“It’s funny: I had 'Hometown' for two years before I recorded it. I got chills the first time I heard it, and I hung onto it. People kept thinking I’d find something I’d like more, but I knew! To me, the songs that are the best are the ones that really are who you are.” Though a young lady who talks to her Grandmother every night – “and she prays with me...” – Samantha isn’t afraid to live life or take on the world. Joking “I just love people, being around them, talking to them... hearing whatever they have to say. With the Homestead, I meet people from all over the world, and it never stops being interesting.” That carefree fearlessness is what led a small town girl to tell her Show Choir Director after her sophomore year that she wouldn’t be returning. Her need to sing was too big, and her will to get after it won out.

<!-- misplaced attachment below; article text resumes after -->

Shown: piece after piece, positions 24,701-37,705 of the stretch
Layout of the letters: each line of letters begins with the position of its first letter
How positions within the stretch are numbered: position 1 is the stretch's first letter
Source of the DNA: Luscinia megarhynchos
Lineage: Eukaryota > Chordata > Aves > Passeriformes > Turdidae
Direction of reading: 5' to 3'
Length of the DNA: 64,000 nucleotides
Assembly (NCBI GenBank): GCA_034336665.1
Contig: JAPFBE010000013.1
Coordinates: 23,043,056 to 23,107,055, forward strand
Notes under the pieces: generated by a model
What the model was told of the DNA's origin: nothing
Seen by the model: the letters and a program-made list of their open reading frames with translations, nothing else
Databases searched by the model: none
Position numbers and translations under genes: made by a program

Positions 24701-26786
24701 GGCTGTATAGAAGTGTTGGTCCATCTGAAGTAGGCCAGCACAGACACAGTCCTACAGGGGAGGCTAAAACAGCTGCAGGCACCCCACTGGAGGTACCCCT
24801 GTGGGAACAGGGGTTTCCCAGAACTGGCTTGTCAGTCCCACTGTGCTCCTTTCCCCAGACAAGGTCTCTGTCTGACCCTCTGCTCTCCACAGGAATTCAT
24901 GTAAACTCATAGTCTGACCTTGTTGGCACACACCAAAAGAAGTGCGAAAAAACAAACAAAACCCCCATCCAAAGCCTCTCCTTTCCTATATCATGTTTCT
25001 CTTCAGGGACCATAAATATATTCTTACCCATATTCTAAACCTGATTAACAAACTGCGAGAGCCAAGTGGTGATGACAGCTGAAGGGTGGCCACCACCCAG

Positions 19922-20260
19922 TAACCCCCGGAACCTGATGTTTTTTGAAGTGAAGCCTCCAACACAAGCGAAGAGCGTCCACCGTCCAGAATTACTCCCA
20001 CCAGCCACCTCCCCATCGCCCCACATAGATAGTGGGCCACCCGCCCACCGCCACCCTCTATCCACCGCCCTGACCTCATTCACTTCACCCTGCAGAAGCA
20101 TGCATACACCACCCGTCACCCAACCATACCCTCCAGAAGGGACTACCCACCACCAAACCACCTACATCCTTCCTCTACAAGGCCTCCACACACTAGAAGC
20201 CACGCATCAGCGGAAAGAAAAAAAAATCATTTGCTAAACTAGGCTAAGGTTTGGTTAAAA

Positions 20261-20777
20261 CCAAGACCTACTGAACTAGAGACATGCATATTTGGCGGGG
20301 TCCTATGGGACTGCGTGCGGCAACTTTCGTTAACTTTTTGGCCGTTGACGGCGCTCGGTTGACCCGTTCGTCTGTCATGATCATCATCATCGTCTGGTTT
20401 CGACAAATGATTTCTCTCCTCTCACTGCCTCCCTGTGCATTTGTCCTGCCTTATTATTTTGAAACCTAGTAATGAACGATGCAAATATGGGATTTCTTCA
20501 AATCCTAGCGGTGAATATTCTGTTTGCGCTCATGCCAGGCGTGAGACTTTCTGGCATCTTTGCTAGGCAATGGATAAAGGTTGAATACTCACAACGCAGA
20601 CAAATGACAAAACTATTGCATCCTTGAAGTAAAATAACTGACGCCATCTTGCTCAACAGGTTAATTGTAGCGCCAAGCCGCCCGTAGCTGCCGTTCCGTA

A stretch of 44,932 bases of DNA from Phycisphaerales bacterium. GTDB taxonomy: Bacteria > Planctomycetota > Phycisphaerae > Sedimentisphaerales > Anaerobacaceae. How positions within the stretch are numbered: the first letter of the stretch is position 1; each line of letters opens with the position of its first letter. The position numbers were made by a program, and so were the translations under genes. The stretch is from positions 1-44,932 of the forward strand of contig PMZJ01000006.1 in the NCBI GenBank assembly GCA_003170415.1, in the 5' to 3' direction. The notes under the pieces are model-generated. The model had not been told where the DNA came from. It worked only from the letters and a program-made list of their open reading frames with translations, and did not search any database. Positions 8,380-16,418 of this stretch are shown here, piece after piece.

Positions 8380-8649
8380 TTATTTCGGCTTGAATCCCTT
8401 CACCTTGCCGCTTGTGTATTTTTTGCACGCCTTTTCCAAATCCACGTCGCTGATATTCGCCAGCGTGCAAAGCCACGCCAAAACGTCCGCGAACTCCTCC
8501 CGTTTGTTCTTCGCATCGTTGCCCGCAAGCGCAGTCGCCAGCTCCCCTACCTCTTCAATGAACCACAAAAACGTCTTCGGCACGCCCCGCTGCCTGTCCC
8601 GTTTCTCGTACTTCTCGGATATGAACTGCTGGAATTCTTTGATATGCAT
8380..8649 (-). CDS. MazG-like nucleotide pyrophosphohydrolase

“I’ve always felt older than my friends... Even though in Show Choir, I was singing and dancing, traveling and having fun with them. I didn’t do drama, never did the party scene. That just wasn’t me.
“I knew I was different, that I needed more. When I told him, he was so nice. He told me he hated that I was leaving, but he knew that I was on my way.” Her way included getting serious about songwriting at 15, inspired in part by losing to Bulford who “got extra points for having original material,” and in part from recognizing how music spoke to her own life. Though she wasn’t quite sure how it was done, she brought her usual sense of focus and drive: immersing herself with songwriters, musicians and people who could teach her what she needed to know.